the receiving host may send back a NOTIFY packet with a NOTIFICATION the receiving host MAY send back a NOTIFY packet with a NOTIFICATION
parameter [RFC5201] error type NO_VALID_HIP_TRANSPORT_MODE (value parameter [RFC5201] error type NO_VALID_HIP_TRANSPORT_MODE (value
[TBD by IANA; 100]). The Notification Data field for the error [TBD by IANA; 100]). The Notification Data field for the error
notifications SHOULD contain the HIP header of the rejected packet. notifications SHOULD contain the HIP header of the rejected packet.
4. HIP Messages on Encrypted Connections 4. HIP Messages on Encrypted Connections
This specification defines two different transport modes for sending This specification defines two different transport modes for sending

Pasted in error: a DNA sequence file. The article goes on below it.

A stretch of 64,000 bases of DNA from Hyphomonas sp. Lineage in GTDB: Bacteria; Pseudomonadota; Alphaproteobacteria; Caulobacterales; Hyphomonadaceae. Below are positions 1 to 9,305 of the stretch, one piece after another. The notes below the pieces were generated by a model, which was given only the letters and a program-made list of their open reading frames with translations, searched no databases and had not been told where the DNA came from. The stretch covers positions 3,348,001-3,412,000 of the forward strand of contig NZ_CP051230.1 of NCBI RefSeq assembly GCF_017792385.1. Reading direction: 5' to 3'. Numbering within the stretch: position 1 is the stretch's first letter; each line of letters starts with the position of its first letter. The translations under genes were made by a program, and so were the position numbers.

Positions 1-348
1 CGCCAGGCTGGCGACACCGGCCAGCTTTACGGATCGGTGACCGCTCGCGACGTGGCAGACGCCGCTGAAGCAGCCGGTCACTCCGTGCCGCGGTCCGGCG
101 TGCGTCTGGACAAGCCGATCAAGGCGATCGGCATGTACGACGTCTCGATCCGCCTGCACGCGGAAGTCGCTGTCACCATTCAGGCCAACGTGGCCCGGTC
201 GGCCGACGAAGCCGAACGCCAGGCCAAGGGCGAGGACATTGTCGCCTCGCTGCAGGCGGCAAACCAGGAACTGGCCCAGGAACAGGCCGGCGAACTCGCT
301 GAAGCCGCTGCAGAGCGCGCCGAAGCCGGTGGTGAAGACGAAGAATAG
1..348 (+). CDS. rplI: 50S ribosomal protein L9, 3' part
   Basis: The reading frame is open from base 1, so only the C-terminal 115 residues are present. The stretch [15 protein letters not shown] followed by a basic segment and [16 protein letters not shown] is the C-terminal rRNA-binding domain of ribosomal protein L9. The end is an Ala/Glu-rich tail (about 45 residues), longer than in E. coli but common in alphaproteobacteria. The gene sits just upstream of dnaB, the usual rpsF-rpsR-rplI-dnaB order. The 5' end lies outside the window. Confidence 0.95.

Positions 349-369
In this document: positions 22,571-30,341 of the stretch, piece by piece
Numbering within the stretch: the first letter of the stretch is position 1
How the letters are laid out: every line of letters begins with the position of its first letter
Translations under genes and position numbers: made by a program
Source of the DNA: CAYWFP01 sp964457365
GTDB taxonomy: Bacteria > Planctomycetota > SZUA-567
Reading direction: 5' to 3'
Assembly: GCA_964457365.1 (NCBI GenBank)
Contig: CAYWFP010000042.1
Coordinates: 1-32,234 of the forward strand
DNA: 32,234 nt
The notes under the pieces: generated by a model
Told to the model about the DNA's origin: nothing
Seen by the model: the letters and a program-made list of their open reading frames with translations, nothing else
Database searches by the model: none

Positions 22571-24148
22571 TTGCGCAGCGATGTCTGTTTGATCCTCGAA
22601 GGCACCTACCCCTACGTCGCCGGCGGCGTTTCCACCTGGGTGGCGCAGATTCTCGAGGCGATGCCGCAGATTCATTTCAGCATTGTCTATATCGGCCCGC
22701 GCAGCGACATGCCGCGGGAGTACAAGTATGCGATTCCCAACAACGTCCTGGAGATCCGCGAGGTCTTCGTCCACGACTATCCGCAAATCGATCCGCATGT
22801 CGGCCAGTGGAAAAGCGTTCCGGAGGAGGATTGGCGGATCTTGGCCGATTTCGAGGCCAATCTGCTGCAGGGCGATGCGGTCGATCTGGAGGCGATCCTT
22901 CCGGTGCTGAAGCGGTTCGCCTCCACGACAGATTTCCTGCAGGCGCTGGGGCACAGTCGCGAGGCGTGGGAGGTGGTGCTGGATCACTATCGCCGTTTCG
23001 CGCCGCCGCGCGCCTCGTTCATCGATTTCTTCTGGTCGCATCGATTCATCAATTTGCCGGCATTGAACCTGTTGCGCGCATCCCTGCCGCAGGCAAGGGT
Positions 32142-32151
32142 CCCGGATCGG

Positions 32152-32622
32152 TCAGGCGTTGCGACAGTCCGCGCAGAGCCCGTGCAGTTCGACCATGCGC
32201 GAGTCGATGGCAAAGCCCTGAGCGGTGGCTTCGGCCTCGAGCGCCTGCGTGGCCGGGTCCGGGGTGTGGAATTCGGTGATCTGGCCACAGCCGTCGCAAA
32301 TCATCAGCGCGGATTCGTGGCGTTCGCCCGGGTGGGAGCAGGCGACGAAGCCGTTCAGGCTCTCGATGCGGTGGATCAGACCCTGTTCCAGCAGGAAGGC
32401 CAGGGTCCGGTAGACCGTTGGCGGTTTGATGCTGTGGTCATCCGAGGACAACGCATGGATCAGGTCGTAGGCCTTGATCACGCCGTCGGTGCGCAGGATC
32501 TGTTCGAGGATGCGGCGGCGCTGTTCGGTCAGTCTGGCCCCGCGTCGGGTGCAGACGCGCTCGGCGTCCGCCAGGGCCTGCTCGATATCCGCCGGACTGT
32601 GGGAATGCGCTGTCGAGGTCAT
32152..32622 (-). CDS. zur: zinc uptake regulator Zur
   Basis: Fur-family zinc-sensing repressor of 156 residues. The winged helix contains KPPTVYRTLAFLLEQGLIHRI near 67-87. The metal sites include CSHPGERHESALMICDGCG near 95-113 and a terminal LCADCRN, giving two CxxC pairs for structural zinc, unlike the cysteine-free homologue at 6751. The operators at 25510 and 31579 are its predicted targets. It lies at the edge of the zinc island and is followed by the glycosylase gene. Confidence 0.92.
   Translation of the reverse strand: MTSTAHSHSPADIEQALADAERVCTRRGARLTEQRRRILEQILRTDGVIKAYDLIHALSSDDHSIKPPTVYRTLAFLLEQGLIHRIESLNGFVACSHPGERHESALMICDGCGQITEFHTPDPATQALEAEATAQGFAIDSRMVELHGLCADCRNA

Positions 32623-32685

HIP packets over encrypted ESP connections. These modes require that HIP packets over encrypted ESP connections. These modes require that
the ESP transport format [RFC5202] is negotiated to be used between the ESP transport format [RFC5202] is negotiated to be used between
the hosts. If the ESP transport format is not used, these modes MUST the hosts. If the ESP transport format is not used, these modes MUST
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received but the ESP transport format is not used, a host MUST NOT received but the ESP transport format is not used, a host MUST NOT
select such a mode but act as specified in Section 3.1 (if performing select such a mode but act as specified in Section 3.1 (if performing
a base exchange) or Section 3.2 (if performing an UPDATE) when no a base exchange) or Section 3.2 (if performing an UPDATE) when no
valid mode is offered. valid mode is offered.